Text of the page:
How to Use Recycled Tires as Building Insulation

How to Use Recycled Tires as Building Insulation

Using recycled tires as insulation in buildings is an innovative way to repurpose old tires that would otherwise end up in landfills. Tires can make surprisingly effective insulation because they are hollow inside, which traps air and provides insulating properties. Recycled tires are also durable and fire resistant.

While tire insulation has some drawbacks to consider, overall it can be a sustainable and cost-effective insulation option for certain applications. Here is a complete guide on how to use recycled tires for building insulation.

Benefits of Using Recycled Tires as Insulation

Recycled tires offer several benefits that make them well-suited for building insulation:

Environmentally Friendly

  • Using old tires for insulation gives them a new purpose instead of ending up in the landfill. The EPA estimates that 290 million scrap tires were generated in 2017. Tire insulation helps reduce this waste.

Good Insulating Properties

  • The hollow core of tires traps air, giving them insulating properties comparable to other common building insulators. Their R-value ranges from R-2.2 to R-2.9 per inch.

Durable and Long-Lasting

  • Tires are designed to withstand wear and tear. As insulation, recycled tires can last for the lifetime of the building. They won’t compress or degrade over time.

Fire Resistant

  • Rubber is naturally fire resistant. Tire insulation does not easily catch fire or spread flames. This makes it suitable and safe for insulating buildings.

Low Cost

  • Old scrap tires can often be obtained very cheaply or even free. The raw material cost for tire insulation is far less than most types of insulation. Installation costs are also low.

Potential Drawbacks to Consider

While recycled tires have appealing properties as insulation, there are also some potential downsides to consider:

  • Not suitable for all climates – Tires can retain moisture, so tire insulation may not work well in colder, damp climates where condensation occurs frequently inside walls.

  • Difficult installation – Fitting irregular shaped tires into tight wall cavities takes time and effort compared to installing uniform insulation boards or blankets.

  • Dense and heavy – Tires are heavier than other insulators, making construction more difficult. Their density also reduces their insulative value compared to lighter materials.

  • Can compress over time – Although they are durable overall, thick stacks of tire insulation inside walls may slowly compress, reducing effectiveness.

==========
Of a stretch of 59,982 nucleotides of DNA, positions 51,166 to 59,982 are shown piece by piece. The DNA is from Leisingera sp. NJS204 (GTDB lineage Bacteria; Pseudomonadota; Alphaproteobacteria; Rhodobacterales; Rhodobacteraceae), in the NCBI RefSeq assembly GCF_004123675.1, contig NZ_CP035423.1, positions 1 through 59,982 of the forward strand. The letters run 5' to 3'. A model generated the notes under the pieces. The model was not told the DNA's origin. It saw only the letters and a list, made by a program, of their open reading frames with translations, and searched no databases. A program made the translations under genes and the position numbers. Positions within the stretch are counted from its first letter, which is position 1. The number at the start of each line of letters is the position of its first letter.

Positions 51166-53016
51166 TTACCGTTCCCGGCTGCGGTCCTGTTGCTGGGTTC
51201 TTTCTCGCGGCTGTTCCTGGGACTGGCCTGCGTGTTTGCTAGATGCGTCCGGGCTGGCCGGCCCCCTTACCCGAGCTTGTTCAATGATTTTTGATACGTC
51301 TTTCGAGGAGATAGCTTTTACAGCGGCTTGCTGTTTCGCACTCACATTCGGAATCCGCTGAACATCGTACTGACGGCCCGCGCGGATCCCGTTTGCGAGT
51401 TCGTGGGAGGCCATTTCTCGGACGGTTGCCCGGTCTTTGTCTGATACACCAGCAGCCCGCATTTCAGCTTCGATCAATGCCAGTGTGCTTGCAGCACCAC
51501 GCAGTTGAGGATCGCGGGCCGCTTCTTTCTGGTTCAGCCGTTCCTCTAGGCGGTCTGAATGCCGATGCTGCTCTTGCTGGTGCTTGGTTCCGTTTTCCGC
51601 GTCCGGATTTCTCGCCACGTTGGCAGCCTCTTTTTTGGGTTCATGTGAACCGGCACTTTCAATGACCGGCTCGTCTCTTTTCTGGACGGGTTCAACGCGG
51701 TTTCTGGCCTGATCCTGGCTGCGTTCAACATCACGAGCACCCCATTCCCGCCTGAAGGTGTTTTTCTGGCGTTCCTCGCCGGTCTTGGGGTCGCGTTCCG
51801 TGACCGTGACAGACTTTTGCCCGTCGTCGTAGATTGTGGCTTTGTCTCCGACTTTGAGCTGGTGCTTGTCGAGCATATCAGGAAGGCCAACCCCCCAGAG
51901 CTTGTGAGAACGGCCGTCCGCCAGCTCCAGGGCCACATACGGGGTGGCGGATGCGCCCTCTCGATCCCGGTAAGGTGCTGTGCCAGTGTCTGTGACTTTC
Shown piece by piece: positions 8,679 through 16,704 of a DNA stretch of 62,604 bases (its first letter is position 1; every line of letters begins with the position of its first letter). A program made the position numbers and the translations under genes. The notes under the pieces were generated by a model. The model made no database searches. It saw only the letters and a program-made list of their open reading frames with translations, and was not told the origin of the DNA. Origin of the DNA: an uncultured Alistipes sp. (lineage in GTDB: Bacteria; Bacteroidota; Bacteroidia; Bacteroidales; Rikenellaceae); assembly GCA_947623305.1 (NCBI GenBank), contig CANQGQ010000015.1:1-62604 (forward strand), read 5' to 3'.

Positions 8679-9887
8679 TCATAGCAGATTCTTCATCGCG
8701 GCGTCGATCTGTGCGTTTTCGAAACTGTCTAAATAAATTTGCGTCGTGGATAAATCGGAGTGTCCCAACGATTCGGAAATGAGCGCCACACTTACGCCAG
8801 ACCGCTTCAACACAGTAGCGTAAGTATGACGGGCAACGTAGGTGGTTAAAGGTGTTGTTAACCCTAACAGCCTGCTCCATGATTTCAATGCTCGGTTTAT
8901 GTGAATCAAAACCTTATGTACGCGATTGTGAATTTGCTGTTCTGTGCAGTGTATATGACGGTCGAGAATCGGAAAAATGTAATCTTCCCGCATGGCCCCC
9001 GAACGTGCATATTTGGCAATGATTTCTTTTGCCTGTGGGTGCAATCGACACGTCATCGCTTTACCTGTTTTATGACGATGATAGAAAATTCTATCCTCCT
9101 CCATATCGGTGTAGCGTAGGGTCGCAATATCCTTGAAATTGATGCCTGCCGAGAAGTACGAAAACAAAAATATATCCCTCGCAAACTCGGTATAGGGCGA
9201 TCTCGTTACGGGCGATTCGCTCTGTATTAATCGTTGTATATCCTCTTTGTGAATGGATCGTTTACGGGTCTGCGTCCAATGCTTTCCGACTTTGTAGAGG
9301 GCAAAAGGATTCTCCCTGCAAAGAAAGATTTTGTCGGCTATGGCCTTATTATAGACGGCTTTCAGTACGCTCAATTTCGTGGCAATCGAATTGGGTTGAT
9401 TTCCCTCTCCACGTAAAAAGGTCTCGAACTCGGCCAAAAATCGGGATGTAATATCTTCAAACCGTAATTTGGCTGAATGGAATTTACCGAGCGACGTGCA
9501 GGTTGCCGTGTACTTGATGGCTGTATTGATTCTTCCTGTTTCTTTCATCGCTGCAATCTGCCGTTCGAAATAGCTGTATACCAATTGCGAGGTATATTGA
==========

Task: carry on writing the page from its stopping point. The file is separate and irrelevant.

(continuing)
• Not eco-friendly for all buildings – Tire insulation makes the most sense for low-energy buildings. For highly insulated efficient homes, other green options like cellulose may be better.

Suitable Applications for Tire Insulation

Considering the pros and cons, here are the best uses for recycled tire insulation:

Garages

As accessory buildings that don’t require high levels of insulation, garages work well with tire insulation. The tires are durable and fire-resistant – important features for a garage.

Workshops

For the same reasons, workshops, sheds, and other utility buildings suit tire insulation. These structures are often unheated, so extreme insulation isn’t necessary.

Infill Insulation

Adding tire insulation to partially filled wall cavities boosts insulation at low cost. The irregular shapes easily fill gaps around other materials.

Low-Income Housing

For housing projects on tight budgets, the low cost of tire insulation can help improve energy efficiency. This makes housing more affordable for occupants.

Step-by-Step Installation Guide

Installing recycled tire insulation is straightforward but labor-intensive. Here is a step-by-step guide:

Gather Materials

  • Recycled tires – as many as needed for the project. Aim for consistent tire sizes for easier installation.
  • Hammer and pry bar – to fit tires into wall cavities
  • Utility knife – to trim and cut tires
  • Fastening bolts – to stack and secure tire layers

Prepare the Tires

  • Clean tires thoroughly to remove any dirt, debris, or moisture.
  • Use utility knife to remove any exposed steel belts to avoid puncturing vapor barriers.
  • Cut tires to suitable shapes and sizes to fit the wall cavities.

Install Vapor Barrier

  • On inside wall, install 6 mil polyethylene vapor barrier and seal seams with tape. This prevents moisture issues.

Insert Tire Insulation

  • Place first layer of tires in bottom of cavity and secure together with bolts.
  • Pack second layer tightly on top of first layer, offsetting seams between tires.
  • Continue stacking tire layers, securing each layer together.
  • Use hammer and pry bar to tighten layers and fill voids.

Seal Exterior Wall

  • Once cavity filled with tires, install exterior sheathing sealed with caulk.
  • Tires can be left exposed in interior wall. Alternatively, install drywall over vapor barrier.

Safety Tips

  • Work safely – tires are awkward, heavy loads requiring proper lifting techniques.
  • Ventilate area and wear protective mask – cutting tires creates rubber dust.

The Verdict on Tire Insulation

Recycled tire insulation offers some clear environmental benefits. When used strategically in buildings like garages or sheds, tires can provide an effective insulation solution on a small budget. However, for more advanced projects like well-insulated homes, traditional insulation materials may be better suited to maximize energy efficiency. With proper installation in suitable buildings, recycled tire insulation can be a handy green building material with key advantages.